Many sunscreens have problematic ingredients and poor UV protection and make overblown claims. Since 2007, EWG has been scouring the market for the safest and most effective products.
Washington, DC – Environmental Working Group (EWG) president Ken Cook today urged the Food and Drug Administration (FDA) and the National Toxicology Program (NTP) to speed their analysis of a seminal investigation of possible toxic and carcinogenic risks of retinyl palmitate, a form of vitamin A added to many sunscreen products.Read More
Washington, D.C. - The fourth annual Sunscreen Guide by Environmental Working Group (EWG) gives low marks to the current crop of sunscreen products, with a few notable exceptions. EWG researchers recommend only 39, or 8 percent, of 500 beach and sport sunscreens on the market this season.Read More
The coalition led by EWG and dermatologist Steven Q. Wang has asked the FDA to finalize its sunscreen regulations this year and to expedite its review of new ingredients that could enhance the products’ sun protections. The letter is signed by 69 physicians and scientists.Read More
As the saying goes, another one bites the dust. Another year, that is. But before we leave 2009 behind for good - which many of us would happily do - let's take a quick look back at the 10 most popular Enviroblog posts of the year. It's a (web)log, after all, of what's newsworthy in toxics, a chronicle of what was on our minds, and yours.Read More
Hitting the slopes this winter? Gnarly is for steeps and chutes, not faces.Read More
Sunburns are inconvenient and sometimes painful, but they always seem to go away in a few days. Melanoma on quite the other hand, is not something that I want to mess with.Read More
Maybe you are, maybe you aren't. There are two simple ways to check:
- Check the label - only four sunscreen filters approved by FDA can provide broad-spectrum UVA protection; avobenzone, Mexoryl, titanium dioxide, and zinc oxide.
- Use the EWG 2009 sunscreen guide to check the UVA score.
By this point in the summer you've probably thoroughly researched and hunted down just the sunscreen you want. If you haven't, quick, it's already August! Read our sunscreen report and use our search widget to find a safe, effective choice for your family.Read More
So you've read our 2009 sunscreen report cover to cover, right? OK, probably not - we're all too busy to handle that much information in the middle of summer - no matter how useful and scintillating and well written.Read More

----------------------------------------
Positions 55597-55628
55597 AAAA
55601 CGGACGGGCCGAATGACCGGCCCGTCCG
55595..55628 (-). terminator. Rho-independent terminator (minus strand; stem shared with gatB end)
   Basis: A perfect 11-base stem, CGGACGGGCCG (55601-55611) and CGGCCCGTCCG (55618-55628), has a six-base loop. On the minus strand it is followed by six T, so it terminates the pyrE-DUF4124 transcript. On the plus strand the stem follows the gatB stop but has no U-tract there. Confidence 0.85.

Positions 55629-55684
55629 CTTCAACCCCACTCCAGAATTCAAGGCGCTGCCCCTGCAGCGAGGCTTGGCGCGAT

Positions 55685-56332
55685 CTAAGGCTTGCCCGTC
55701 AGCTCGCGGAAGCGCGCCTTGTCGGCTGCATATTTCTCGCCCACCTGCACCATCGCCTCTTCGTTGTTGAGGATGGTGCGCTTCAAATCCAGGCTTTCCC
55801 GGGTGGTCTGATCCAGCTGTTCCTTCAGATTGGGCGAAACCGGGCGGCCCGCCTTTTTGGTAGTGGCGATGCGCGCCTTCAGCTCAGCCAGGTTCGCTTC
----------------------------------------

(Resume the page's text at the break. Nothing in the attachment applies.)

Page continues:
This week my family is vacationing, like many American families, and we're doing our best to play outside - a lot. Which, of course, means we're in the sun. And since we're from Oregon, our skin isn't exactly used to the sun come July.Read More
Every year about this time we get a note from our preschool asking parents to either sign off on the school's sunscreen application regimen (their brand) or to bring your own. We've always brought our own because I was not at all keen on the brand the school used.Read More
EWG scientists interviewed about sunscreens and DC drinking water.Read More
Senator Christopher J. Dodd (D-CT) has introduced the Sunscreen Labeling Protection Act of 2008.Read More
Almost a year after consumer concerns pushed the Food and Drug Administration (FDA) to promise tougher sunscreen standards, an investigation of nearly 1,000 brand-name sunscreen products finds that most still fail to adequately protect consumers or contain chemicals that may pose health hazards.Read More
EWG's review of scientific evidence and biomonitoring data for the common sunscreen ingredient oxybenzone.Read More
The bodies of nearly all Americans are contaminated with a sunscreen chemical that has been linked to allergies, hormone disruption, and cell damage, according to a new study from the Centers for Disease Control (CDC). A companion study from the Mt. Sinai School of Medicine found that the same chemical is linked to low birth weight in baby girls whose mothers are exposed during pregnancy.Read More
A new study by the U.S. Centers for Disease Control (CDC) reveals that 97% of Americans are contaminated with a widely-used sunscreen ingredient called oxybenzone that has been linked to allergies, hormone disruption, and cell damage. A companion study published just one day earlier revealed that this chemical is linked to low birth weight in baby girls whose mothers are exposed during pregnancy. Oxybenzone is also a penetration enhancer, a chemical that helps other chemicals penetrate the skin.Read More
EWG's comments to FDA regarding its 2007 draft sunscreen rules.Read More